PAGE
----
for Gifts ers grow
Does your loved one have green fingers? Brian Callaghan offers some ideas for their Christmas presents
The extra protection provided by a glasshouse or polytunnel allows tender crops to be started into growth earlier in the year whilst also extending the cropping season at the end of summer. Less common fruits, such as melons and grapes, which might otherwise struggle in some parts of the country, can be brought to a successful conclusion under cover and many overwintering salads remain more edible than those grown outside, which often become tough and stringy.
Although polytunnels and glasshouses provide a valuable working environment, they also involve a major investment, so why not consider the humble cloche as an introduction to protected cropping? They are relatively inexpensive, easy to maintain and provide a very flexible means of protection for both individual plants and those grown in rows.
The key benefit is that of moveable protection which allows the structure to follow crop rotations and provide protection where it is needed rather than fixed in one place as with glasshouses and polytunnels. Add the facility for swapping the plastic cover for a net pest-protection material and you have a very flexible piece of growing equipment.
Cloches are simple to construct from spare materials if you have old irrigation piping lying about and might make an inexpensive home-made Christmas gift for a grower ( see
pages 29-30). Alternatively, purchasing a set of hoops such as those supplied by Two Wests and Elliot at just over £ 50 for a 12ft run (their measurements, not mine) would form the basis for a solid system that could be expanded as future needs developed.
Notebook and pencil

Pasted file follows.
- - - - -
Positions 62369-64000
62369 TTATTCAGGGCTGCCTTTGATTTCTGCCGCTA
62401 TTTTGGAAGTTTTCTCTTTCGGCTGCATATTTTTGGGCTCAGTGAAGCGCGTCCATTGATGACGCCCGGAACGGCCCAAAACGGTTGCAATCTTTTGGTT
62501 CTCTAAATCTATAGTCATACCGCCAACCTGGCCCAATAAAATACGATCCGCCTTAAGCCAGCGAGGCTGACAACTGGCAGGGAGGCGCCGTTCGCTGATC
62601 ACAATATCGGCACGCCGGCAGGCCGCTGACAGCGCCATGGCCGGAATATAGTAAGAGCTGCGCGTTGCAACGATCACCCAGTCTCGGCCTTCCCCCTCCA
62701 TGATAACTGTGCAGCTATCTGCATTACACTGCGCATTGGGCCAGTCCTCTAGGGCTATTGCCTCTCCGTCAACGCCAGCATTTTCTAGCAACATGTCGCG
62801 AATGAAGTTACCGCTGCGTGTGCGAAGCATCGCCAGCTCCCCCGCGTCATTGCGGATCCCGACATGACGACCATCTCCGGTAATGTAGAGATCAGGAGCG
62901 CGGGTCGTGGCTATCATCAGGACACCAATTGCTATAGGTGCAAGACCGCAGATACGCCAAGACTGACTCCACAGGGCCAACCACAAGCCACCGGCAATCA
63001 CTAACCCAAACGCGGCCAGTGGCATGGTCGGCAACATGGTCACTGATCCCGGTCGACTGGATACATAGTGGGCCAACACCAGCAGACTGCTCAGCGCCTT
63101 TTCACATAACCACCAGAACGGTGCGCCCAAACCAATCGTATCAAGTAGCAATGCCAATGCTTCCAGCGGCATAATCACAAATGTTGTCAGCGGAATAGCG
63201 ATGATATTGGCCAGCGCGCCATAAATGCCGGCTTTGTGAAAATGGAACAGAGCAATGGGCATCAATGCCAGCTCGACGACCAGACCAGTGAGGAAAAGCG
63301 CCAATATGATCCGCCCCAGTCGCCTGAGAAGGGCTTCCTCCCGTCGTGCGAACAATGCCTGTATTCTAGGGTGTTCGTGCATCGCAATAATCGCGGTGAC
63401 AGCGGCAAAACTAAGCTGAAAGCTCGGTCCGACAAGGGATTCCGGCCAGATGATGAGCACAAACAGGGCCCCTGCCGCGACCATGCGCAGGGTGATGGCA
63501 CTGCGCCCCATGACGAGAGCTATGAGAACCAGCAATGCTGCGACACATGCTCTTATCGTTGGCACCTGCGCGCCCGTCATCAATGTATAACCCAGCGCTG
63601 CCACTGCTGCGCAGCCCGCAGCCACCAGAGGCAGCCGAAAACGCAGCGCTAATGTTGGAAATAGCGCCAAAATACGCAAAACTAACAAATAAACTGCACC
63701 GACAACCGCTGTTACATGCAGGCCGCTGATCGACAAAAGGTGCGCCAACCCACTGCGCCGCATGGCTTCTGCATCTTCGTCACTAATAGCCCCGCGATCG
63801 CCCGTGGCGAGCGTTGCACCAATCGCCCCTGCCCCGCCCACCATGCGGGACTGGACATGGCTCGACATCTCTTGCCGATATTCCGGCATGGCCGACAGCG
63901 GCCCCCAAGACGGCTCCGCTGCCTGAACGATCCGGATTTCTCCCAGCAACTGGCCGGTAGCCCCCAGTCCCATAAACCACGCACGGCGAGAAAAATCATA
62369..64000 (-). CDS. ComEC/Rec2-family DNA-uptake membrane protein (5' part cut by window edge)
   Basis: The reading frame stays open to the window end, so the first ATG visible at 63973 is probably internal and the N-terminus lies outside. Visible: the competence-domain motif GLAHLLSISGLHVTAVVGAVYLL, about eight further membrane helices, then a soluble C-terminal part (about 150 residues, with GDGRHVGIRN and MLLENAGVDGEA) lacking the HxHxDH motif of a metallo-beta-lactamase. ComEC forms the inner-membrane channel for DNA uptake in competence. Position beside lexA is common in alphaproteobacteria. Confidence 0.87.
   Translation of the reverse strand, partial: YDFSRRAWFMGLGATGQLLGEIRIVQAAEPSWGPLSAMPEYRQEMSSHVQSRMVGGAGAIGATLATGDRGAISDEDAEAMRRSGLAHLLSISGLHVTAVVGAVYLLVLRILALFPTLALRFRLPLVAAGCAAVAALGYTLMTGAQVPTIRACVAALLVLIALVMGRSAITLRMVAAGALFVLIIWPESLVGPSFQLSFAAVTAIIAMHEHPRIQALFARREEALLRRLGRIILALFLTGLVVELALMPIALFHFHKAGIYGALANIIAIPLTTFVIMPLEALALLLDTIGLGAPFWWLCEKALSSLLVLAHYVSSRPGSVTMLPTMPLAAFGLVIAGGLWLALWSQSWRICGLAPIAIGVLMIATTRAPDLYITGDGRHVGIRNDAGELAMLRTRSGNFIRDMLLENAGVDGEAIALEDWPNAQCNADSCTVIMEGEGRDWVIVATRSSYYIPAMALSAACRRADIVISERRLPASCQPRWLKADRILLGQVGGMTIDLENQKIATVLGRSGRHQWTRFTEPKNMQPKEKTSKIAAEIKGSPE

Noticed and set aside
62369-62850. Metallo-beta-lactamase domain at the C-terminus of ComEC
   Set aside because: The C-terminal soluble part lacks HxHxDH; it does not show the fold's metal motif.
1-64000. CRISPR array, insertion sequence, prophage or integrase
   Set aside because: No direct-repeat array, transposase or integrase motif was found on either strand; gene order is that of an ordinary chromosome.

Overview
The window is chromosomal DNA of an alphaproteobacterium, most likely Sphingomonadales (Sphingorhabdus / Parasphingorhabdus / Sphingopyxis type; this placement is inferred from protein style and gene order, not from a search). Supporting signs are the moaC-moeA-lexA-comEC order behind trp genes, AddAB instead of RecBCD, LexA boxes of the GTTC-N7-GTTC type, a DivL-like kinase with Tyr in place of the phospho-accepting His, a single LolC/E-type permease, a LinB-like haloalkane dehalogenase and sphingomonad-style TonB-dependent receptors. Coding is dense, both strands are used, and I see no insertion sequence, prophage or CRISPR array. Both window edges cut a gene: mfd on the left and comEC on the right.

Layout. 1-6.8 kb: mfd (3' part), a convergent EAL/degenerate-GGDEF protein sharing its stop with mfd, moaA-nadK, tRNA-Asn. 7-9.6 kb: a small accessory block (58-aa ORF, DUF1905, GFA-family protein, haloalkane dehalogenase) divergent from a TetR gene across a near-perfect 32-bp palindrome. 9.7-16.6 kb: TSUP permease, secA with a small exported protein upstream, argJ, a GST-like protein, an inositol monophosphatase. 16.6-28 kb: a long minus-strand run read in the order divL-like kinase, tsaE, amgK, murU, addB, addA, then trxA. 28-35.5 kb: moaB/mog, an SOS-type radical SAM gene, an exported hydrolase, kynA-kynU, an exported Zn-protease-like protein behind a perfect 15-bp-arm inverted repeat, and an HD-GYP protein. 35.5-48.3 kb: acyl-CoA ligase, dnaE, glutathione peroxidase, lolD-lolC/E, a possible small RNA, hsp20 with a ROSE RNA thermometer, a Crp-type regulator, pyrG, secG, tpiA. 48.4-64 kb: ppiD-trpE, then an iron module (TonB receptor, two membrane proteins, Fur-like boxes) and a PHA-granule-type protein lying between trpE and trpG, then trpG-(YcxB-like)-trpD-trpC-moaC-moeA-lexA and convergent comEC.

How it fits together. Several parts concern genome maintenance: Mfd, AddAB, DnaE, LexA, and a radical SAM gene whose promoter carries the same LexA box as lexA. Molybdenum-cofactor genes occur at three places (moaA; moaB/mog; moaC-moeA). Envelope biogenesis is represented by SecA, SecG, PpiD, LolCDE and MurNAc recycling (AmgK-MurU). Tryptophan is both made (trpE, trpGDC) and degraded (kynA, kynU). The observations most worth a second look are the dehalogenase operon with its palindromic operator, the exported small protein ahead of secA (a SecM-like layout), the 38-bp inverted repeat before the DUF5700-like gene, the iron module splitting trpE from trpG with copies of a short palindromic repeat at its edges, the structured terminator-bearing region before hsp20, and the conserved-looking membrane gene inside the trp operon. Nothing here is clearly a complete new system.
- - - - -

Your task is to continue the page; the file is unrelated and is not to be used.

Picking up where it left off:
As anyone who keeps a diary will attest, we do so much more in our lives than we actually remember. Growing is a constant state of learning from observation and experience and the intention to write things down ‘later’ is often forgotten when we get back indoors.
Enter the simple notebook and pencil. I have tried voice recorders, of many sorts, and they have been lost, ruined by mud and water and more often never replayed and written up afterwards. Buying a pocket-sized notebook for each season and keeping them in order as a point of future reference means being able to identify that crop of potatoes which you forgot to label; or remembering the area of ground when ordering seed; or what date blight affected your tomatoes when you switched from hand watering to overhead irrigation. Such valuable information might otherwise be forgotten. Until we make the same mistake again.
Why a pencil and not a pen? Pencils will write on damp paper, can still be used when broken and do not fade if used on plant labels exposed to ultraviolet light.
Most plants grow best in a temperature range of approximately 10 – 35C. Too far outside of this zone and growth slows and damage may occur even if the plants are only exposed to the extremes for a brief period. In addition to temperature variations over the day, there are many further variations within sites, often referred to as micro-climates, which can be identified via use of a thermometer.
The old-fashioned, but reliable and battery-free, type consists of a U-shaped glass tube. As the temperature rises and falls the alcohol in the tube is pushed up and down where its height may be read against a calibrated scale. Magnetic pointers which record the maximum and minimum temperatures over the recording period need resetting each day.
Digital types can be more accurate and many have the capacity to store readings for more than one day thus obviating the need to carry out daily checks. They do need battery changes, but power consumption is very low and many incorporate external probes allowing temperature measurement at more than one